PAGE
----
Sean Wilentz

Bob Dylan in America

The Bodley Head  £20.00

390pp

Published 7 September 2010

Review first published in The Arts Desk, 15 September 2010

Capturing a ‘shape-shifter’ – as the Irish musician Liam Clancy described Bob Dylan – is not a simple task, as the object of the hunt is by definition elusive. Sean Wilentz’s multi-dimensional series of essays on Bob Dylan chases its prey with a deftness and broad-ranging sweep that mirrors Zimmy’s mercurial nature without losing overall coherence. Dylanology is a discipline that has produced brilliant commentators, not least Greil Marcus, Michael Gray and Christopher Ricks, and historian Wilentz is a worthy addition to this learned and sometimes brilliantly inspired cohort.

In a book written with the clear advantage of creative hindsight afforded by  Dylan’s most recent work (the Theme Time Radio Hours, his memoir “Chronicles Vol 1” and the last four studio albums and re-issues), Wilentz has put together a number of previously published essays and new material in a form that explicitly avoids completeness. The approach is closer to Marcus’s attempt at placing Dylan deep in the context of the “weird old America’ than it is to the encyclopaedic ambition that has characterised Gray’s work.

“What does America tell us,” Wilentz asks, “about Bob Dylan – and what does Bob Dylan tell us about America?”  Dylan wrote in “Chronicles Vol 1” that “America was put on the cross, died and was resurrected…the godawful truth of that would be the all encompassing template behind everything that I would write.”  “Bob Dylan in America” conjures in many different ways the chronic and recurring American conditions which mix tragedy and hope, darkness and light, seriousness and humour, and the ways in which a creative genius such as Dylan has provided a mirror to some of his nation’s essential character as well as transmute it through music and poetry.

Although Wilentz is an academic- and his profession sometimes makes for tortuous and over-argued advocacy of an interpretative line – this is a refreshingly personal and emotional book. Wilentz grew up in a world which nurtured Dylan’s development as an artist, the left-wing Bohemia of Greenwich Village, where the author’s parents ran a bookshop. He went to his first Dylan concert with his father in 1964. Wilentz’s recollections and his more recent involvement with the Dylan ‘industry’ as resident historian on the official web site give the book an engaging quality, as well as relief from the material that drifts into the (perhaps inevitable) realm of the Dylan anorak.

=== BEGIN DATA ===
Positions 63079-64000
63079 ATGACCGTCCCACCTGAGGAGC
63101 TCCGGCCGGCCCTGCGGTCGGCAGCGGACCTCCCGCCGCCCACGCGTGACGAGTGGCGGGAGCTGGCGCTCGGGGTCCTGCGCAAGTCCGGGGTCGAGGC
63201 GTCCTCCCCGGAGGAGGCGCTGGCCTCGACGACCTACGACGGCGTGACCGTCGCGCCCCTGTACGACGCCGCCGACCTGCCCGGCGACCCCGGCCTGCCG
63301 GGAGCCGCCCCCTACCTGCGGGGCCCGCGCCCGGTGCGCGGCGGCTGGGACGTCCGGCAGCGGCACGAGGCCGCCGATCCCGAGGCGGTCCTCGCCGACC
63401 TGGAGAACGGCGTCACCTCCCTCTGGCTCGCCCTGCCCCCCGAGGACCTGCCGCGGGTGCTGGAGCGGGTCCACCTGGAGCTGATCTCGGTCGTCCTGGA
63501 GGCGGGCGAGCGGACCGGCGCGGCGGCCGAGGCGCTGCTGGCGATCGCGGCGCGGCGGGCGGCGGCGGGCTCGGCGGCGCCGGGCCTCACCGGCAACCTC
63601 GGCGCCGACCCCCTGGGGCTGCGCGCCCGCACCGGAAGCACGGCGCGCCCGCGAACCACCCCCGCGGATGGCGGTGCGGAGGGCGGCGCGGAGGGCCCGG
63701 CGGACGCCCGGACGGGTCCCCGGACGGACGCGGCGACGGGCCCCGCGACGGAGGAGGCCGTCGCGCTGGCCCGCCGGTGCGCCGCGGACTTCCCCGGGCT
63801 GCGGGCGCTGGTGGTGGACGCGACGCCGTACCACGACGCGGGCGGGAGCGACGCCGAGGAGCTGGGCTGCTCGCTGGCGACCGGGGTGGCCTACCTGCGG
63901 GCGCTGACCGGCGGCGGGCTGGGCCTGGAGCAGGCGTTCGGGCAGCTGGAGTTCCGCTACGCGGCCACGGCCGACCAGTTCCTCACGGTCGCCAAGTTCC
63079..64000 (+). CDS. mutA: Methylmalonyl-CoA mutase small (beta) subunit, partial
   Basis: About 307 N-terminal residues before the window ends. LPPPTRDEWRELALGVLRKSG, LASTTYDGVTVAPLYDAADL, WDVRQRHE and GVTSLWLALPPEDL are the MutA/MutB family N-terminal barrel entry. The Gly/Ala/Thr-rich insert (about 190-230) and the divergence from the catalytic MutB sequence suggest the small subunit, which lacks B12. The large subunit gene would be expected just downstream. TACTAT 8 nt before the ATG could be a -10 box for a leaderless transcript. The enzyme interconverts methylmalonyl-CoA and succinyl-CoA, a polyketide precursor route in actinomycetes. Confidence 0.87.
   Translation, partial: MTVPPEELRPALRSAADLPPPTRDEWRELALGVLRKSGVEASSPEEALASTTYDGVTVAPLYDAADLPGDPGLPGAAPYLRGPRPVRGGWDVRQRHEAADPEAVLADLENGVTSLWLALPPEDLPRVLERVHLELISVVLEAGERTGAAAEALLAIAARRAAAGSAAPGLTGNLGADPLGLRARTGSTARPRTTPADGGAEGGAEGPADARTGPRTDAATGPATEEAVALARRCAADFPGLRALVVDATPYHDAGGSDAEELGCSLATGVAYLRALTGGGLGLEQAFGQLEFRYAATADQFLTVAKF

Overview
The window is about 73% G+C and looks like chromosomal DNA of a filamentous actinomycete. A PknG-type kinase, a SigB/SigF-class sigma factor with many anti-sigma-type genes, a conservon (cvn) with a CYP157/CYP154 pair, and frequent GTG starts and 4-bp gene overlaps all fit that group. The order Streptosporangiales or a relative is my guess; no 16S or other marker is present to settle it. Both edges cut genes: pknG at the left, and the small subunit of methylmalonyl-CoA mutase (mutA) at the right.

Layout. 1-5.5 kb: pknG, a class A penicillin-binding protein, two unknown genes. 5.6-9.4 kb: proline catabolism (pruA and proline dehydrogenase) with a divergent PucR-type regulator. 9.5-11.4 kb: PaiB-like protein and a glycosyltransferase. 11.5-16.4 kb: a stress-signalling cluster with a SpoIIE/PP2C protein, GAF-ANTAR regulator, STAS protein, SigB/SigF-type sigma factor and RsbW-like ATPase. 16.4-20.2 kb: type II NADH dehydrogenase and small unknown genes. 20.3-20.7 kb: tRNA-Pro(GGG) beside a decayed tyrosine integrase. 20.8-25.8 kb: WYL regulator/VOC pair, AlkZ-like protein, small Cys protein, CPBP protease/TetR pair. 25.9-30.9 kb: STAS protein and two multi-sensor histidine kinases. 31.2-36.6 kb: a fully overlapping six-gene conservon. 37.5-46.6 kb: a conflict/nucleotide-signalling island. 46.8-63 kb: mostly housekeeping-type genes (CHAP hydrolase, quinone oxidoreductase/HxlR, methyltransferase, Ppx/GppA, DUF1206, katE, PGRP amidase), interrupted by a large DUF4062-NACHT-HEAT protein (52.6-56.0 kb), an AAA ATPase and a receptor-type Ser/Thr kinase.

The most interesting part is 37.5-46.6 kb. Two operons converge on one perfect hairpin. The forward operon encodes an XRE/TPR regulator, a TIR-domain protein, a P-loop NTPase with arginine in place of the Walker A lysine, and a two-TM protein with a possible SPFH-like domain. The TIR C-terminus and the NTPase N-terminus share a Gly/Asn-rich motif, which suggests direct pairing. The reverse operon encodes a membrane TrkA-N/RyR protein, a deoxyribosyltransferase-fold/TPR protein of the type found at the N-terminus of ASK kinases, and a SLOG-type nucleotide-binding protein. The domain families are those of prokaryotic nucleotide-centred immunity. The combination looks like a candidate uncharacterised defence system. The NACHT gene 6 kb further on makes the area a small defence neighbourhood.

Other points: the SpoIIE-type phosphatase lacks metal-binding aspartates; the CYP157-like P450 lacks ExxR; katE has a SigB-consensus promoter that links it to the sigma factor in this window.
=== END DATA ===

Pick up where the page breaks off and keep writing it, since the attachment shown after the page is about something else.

In Sean Wilentz’s search for the deep structure of the “jagged art of a mercurial artist”, a venture which takes him off to the edge of the beaten track and beyond, Wilentz writes for those who are prepared to see in Dylan a “paradoxical and unstable combination or tradition and defiance”.  For him, Bob Dylan’s years as a born-again Christian are neither betrayal nor surprise but fit into a larger – and characteristically American – picture. This fascinating and thought-provoking book will send the reader off to the recordings themselves, from the Minnesota Hotel bootlegs through to the recent (and to some shocking) Christmas album. And that is not all, as it had me dipping into re-issues of Charlie Poole,  Sacred Harp groups recorded in the 1930’s, Memphis Minnie, Charley Patton – and Frank Sinatra.  As Wilentz points out, Dylan’s radio shows (in which he played Sinatra most of all) have revealed a range of enthusiasms and influences that reaches far beyond blues and folk. As he points out, Dylan is not a baby boomer. Born in 1941, he grew up in the 1940’s and 50’s absorbing pre rock’n’roll range of musical and cultural riches that in turn reach back into the early 20th century and beyond, as well as attitudes that might seem out of tune with the radicalism we associate with the 1960’s.

Wilentz writes very well about music: the chapter which tells the story of the recording of the classic double album “Blonde on Blonde”, based on new material from master-tapes and help from Dylan’s manager Jeff Rosen, is a gripping blow-by blow account of the surprisingly creative encounter (given this is 1966) between ‘hip’ Jewish New York and ‘good ole boy’ Nashville. But he is above all a particularly intuitive historian, and this enables him to place Dylan – both broadly and deeply – in the context of American culture. Greil Marcus was the brilliant pioneer in this field and Wilentz is careful not to cover the same ground. Context here is not just a set of objective factors, but something alive, from which Dylan draws his inspiration and to which he has undeniably contributed.  Over the course of chapters which at first might seem a little disjointed, but which gradually reveal a pattern of underlying and inter-related themes, Dylan emerges as an artist who is almost uncannily connected to America’s cultural and political past. He borrows extensively from poetry, literature and music, touching a timeless quality that defines unique American myths and archetypes, which he then alchemically transforms into something that illuminates the present and the future.